import Router from 'preact-router'

import { App } from "./App";
import { About } from "./About";

export default () => (
  <Router>
    <App path="/" />
    <About path="/about" />
  </Router>
)

This code uses the preact-router to define routes. To do this, import the routes and make them the children of the Router component. You can then set a prop of path to each component so that preact-router knows which component to serve for a route.

There are two main routes in the application: the App.js component, which serves as the home route, and the About.js component, which serves as the about page.

Next edit the About.js with the following:

import { h } from "preact";
import { Link } from "preact-router/match";

export const About = () => (
    <div>
        <p>This is a Preact app being rendered on the server. It uses Unistore for state management and preact-router for routing.</p>
        <Link href="/">Home</Link>
    </div>
);

This is a component that has a short description and a Link component that leads to the home route.

App.js serves as the home route. Open that file and edit with the necessary code:

import { h } from 'preact'
import { Link } from 'preact-router'
import { connect } from 'unistore/preact'

import { actions } from './store/store'

export const App = connect('count', actions)(
    ({ count, increment, decrement }) => (
      <div class="count">
        <p>{count}</p>
        <button class="increment-btn" onClick={increment}>Increment</button>
        <button class="decrement-btn" onClick={decrement}>Decrement</button>
        <Link href="/about">About</Link>
      </div>
    )
  )

In this code, the connect function is imported, as well as the actions function. In the App component, the count state value is exposed as well as the increment and decrement actions. The increment and decrement actions are both connected to different buttons with the onClick event handler.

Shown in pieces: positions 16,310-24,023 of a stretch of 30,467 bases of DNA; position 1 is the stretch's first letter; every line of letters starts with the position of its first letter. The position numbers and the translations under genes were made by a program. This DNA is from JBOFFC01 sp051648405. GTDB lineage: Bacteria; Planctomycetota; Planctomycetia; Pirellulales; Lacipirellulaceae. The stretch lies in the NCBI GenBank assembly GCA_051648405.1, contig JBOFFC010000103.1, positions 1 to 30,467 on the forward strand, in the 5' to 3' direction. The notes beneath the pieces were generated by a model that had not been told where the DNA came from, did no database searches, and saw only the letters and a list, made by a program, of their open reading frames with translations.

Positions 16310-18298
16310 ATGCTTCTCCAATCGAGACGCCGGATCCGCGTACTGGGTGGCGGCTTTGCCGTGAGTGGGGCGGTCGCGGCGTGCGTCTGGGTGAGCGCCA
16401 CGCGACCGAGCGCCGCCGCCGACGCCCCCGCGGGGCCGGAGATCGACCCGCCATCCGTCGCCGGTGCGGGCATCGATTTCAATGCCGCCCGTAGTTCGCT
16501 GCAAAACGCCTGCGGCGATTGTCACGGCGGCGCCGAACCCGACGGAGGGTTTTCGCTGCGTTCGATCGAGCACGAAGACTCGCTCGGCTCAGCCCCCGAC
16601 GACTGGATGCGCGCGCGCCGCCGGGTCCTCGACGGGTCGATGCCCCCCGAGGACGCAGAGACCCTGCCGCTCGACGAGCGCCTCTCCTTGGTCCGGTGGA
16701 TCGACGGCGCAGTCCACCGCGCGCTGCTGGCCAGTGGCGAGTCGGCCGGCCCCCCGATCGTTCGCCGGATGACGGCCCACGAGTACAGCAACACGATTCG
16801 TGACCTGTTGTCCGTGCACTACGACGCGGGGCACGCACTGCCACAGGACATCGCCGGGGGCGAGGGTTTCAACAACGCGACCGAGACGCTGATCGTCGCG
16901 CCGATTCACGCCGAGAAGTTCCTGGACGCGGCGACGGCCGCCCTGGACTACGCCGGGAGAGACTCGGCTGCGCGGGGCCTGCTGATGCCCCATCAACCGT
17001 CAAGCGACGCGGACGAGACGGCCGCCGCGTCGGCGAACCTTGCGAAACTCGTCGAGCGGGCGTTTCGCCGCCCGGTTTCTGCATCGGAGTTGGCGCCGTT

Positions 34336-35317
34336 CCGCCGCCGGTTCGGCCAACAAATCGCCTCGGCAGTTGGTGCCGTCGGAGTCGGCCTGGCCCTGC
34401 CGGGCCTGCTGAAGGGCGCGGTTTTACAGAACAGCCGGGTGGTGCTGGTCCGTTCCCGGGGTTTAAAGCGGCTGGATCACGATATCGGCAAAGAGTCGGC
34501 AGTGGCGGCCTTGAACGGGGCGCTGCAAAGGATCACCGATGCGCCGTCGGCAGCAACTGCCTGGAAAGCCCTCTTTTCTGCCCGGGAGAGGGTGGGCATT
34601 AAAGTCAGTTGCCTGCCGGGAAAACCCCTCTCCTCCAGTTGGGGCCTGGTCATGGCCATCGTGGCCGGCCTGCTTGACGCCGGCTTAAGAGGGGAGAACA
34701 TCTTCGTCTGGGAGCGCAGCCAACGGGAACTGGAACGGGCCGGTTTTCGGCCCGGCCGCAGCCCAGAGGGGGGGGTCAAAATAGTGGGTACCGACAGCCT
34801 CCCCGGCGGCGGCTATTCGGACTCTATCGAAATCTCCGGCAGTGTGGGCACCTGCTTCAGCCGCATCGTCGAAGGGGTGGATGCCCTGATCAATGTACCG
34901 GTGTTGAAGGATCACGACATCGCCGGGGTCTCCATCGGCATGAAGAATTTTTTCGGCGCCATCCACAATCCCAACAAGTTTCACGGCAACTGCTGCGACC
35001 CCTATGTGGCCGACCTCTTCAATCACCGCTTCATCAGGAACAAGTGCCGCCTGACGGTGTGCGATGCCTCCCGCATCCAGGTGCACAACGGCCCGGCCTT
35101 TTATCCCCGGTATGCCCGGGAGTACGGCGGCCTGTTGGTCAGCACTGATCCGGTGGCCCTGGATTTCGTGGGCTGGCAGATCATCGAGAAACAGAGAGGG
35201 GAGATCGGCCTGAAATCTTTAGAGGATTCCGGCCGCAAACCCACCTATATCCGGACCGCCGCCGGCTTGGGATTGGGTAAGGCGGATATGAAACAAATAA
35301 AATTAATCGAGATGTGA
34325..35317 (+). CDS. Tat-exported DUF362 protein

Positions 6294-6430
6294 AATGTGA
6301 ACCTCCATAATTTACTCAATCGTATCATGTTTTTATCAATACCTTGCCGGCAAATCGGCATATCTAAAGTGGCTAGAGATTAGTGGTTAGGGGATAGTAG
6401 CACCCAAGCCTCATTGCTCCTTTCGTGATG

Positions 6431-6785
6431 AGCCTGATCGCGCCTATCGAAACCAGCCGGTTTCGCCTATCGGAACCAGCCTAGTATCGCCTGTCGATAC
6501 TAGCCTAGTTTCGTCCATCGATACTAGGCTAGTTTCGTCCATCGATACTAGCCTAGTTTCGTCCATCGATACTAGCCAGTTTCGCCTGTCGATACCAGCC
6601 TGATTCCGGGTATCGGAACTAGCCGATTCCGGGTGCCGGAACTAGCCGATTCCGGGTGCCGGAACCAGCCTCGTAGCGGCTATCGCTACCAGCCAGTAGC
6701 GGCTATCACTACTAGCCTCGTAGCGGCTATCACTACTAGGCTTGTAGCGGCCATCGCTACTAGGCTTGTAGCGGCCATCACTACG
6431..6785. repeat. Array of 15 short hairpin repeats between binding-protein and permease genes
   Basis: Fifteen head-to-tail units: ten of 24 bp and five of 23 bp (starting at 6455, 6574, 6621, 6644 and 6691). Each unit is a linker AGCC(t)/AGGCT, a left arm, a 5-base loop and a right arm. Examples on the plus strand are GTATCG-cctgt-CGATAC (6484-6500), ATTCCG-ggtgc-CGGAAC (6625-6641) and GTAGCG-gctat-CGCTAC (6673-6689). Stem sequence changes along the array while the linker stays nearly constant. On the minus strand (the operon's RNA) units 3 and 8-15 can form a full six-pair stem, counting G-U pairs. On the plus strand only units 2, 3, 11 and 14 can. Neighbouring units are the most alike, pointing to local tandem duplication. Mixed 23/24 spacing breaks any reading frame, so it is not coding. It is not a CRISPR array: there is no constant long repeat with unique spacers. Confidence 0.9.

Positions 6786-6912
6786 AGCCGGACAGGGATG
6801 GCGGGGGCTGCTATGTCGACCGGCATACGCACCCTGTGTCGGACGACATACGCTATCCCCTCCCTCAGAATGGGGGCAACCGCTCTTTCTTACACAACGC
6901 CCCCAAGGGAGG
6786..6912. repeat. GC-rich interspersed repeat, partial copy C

The index.js file is the entry point for Webpack. It’s going to serve as the parent component for all other components in the Preact app. Open up the file and edit with the code below.

// index.js
import { h, render } from 'preact'
import { Provider } from 'unistore/preact'
import Router from './router'

import createStore from './store/store'

const store = createStore(window.__STATE__)

const app = document.getElementById('app')

render(
  <Provider store={store}>
    <Router />
  </Provider>,
  app,
  app.lastChild
)

In the code block above, the Provider component is imported. It’s important to specify the working environment if it’s Preact or React. We also import the Router component from the router.js file and the createStore function is also imported from the store.js file.

The const store = createStore(window.__STATE__) line is used to pass the initial state from the server to client since you’re building a SSR app.

Finally, in the render function, you wrap the Router component inside the Provider component to make the store available to all child components.

That completes the client side of things. We’ll now move to the server-side of the app.

Building the Node Server

Start by creating a server.js file. This will house the Node app that will be used for the server-side rendering.